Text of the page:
This is an archived article that was published on sltrib.com in 2011, and information in the article may be outdated. It is provided only for personal research purposes and may not be reprinted.
Utah's "hate crimes" statute doesn't address hate crimes specifically involving the gay community. It does provide that a judge or the State Board of Pardons and Parole can consider community unrest or reasonable fear for people's physical safety and their free exercise of constitutional rights when deciding on enhanced punishment.
But that's not enough.
The Criminal Penalty Amendments bill was enacted in 2006 after a 15-year effort by lawmakers trying to codify something, anything, that would address crimes intended to terrorize people.
This becomes pertinent now, when purported hate crimes against gay men have again raised awareness that certain people gay, young, old, ill, people of color and those of different faiths can be targets.
The deeper issue is that many Utah lawmakers were so worried about protections for the LGBT community that they took a stand that offers few protections to any vulnerable people in any real sense.
The Salt Lake City Police Department investigates 30 to 50 aggravated assault cases each month, working to bring the assailants to justice and give equal justice to their victims, says spokeswoman Lara Jones, speaking on behalf of Chief Chris Burbank.
Each case requires corroboration with victims and witnesses, if there are any. In the case of a Salt Lake man who claims to have been brutally attacked in Salt Lake City on Aug. 26,his lack of memory and a dearth of witnesses have made it difficult for police not only to solve the case but to consider it a hate crime, Jones says.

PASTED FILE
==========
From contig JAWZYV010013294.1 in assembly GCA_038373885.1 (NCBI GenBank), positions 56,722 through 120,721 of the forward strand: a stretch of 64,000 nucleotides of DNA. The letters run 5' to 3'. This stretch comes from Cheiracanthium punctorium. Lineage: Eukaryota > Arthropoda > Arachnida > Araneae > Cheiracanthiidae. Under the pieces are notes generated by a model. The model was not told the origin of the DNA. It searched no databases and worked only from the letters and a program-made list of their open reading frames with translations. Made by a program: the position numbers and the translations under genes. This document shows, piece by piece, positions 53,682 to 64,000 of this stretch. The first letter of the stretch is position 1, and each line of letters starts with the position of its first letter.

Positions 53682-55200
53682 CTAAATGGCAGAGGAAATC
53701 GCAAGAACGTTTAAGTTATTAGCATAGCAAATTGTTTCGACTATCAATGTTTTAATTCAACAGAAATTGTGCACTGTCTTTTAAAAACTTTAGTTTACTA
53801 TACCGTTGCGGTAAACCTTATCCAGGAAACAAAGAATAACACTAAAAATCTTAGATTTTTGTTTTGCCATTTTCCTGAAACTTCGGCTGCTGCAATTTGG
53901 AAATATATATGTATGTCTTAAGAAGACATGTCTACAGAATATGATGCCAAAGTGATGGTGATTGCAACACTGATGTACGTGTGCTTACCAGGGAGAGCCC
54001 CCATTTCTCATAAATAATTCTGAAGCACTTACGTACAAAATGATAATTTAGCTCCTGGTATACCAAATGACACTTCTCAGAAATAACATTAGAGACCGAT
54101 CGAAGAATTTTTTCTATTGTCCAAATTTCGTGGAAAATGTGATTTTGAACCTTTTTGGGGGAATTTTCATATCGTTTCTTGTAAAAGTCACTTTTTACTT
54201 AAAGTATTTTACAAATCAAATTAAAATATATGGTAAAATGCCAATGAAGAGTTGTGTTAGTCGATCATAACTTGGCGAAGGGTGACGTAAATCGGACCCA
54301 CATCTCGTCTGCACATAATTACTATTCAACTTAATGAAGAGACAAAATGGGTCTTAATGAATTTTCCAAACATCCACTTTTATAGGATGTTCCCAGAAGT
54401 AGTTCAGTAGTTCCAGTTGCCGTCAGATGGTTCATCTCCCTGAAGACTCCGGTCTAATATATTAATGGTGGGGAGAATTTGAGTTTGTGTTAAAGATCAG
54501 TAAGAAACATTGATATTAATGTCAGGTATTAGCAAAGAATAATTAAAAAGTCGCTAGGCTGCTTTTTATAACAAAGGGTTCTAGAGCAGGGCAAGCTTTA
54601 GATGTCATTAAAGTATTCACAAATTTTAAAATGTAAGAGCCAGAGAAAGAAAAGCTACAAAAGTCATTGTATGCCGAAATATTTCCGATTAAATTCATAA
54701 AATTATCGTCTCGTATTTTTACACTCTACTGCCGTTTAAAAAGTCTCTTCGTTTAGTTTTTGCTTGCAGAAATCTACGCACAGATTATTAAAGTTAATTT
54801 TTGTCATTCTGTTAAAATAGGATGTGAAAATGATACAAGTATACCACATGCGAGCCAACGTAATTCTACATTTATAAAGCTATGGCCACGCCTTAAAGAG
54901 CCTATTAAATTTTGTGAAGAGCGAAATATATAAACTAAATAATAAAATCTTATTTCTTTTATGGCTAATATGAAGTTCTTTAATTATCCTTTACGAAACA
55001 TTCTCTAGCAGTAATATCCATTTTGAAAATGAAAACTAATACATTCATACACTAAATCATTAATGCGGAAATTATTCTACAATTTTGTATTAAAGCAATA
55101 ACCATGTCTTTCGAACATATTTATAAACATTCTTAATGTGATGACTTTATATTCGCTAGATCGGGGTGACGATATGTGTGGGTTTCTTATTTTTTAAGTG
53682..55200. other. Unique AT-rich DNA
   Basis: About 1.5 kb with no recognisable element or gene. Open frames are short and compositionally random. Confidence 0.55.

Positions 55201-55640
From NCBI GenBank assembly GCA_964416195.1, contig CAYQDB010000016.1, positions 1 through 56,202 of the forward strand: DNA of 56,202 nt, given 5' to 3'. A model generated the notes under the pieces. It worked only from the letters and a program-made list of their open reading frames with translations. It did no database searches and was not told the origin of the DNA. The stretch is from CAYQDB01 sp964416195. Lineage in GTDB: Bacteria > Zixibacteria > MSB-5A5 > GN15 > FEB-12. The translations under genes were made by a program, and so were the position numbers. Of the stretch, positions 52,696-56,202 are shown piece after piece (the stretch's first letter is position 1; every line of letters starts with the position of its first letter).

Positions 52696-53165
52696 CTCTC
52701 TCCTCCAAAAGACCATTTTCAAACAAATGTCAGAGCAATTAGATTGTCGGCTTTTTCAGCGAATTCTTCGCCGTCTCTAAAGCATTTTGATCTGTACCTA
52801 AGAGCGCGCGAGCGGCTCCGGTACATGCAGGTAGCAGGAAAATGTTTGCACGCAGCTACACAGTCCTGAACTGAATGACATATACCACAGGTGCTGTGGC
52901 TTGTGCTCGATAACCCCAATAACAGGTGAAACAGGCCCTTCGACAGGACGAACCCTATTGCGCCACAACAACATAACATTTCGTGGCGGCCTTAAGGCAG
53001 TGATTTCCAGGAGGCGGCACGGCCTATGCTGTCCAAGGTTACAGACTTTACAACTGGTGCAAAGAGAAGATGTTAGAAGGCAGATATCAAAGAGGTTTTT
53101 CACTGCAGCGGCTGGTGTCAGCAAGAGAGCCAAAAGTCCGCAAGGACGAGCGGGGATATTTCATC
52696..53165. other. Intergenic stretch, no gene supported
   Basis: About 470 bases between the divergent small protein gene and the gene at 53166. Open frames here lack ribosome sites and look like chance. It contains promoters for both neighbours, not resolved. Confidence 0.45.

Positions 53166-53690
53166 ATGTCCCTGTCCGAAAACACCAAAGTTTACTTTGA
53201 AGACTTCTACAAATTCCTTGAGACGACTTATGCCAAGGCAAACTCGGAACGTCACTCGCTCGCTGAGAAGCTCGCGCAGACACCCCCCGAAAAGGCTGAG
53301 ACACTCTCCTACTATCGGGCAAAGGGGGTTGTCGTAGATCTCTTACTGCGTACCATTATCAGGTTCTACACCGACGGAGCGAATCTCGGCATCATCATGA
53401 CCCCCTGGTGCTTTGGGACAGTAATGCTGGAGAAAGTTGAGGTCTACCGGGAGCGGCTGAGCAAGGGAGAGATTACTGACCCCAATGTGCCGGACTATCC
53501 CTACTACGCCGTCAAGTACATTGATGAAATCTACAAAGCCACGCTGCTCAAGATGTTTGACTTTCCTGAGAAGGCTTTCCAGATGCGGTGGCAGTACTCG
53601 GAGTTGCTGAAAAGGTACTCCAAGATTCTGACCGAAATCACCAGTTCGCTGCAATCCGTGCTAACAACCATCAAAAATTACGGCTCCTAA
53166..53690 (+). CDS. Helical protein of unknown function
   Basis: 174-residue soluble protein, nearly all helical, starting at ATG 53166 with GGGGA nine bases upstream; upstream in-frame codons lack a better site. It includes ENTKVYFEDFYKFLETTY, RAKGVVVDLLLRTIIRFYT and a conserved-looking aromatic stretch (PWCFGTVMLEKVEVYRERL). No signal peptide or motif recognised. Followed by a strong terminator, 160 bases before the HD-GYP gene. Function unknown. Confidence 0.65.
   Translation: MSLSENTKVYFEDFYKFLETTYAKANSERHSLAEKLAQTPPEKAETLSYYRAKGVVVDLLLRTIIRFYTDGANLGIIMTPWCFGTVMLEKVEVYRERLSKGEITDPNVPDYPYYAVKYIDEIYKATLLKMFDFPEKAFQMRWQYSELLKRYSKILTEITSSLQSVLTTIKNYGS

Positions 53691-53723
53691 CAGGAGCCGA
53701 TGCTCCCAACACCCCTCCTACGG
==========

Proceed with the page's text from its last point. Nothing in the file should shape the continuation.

That takes us back to the 2006 law. It does not define hate crimes, but does allow judges and the Board of Pardons to consider aggravating factors related to terrorizing a community. For example, penalties based on a class B misdemeanor offense could be raised to a class A misdemeanor penalty, in the case of prisons or denial of parole.
In short, the law contains no reference to bias or minority status, including sexual orientation, which was the reason many conservative lawmakers, including the Eagle Forum's Gayle Ruzicka, supported it.
This despite the LDS Church statement in 2003 and later years that it "abhors all hate crimes," while remaining opposed to same-sex marriage. That, the statement said, "should never be interpreted as justification for hatred, intolerance or abuse of those who profess homosexual tendencies, either individually or as a group."
Brandie Balken of Equality Utah sees the law's weakness as leaving those "already targeted or marginalized even more vulnerable."
"It stripped everything. The same with bullying and hazing," she says. "Any targeted attack is not acceptable. Any such activity, regardless of its basis, is unacceptable. Most Utahns support that."
A majority of states have fairly robust hate-crimes laws, including those based on sexual orientation and gender identity.
Utah stands among just 14 states that address hate or bias crimes, but not sexual orientation or gender identity, according to the Anti-Defamation League.
Nearly all the other states specify civil action, race, religion, ethnicity, sexual orientation, gender or disability in varying degrees. Utah has none of those, only bias-motivated violence and intimidation.
Specificity, says Utah Attorney General Mark Shurtleff, has helped prosecutors in other states prove beyond reasonable doubt that a crime was committed against a protected class and that enhanced penalties are warranted.
Utah wields a broad brush that, for the sake of the vulnerable, should be made more precise.
Peg McEntee is a news columnist.Reach her at email@example.com or facebook/pegmcentee .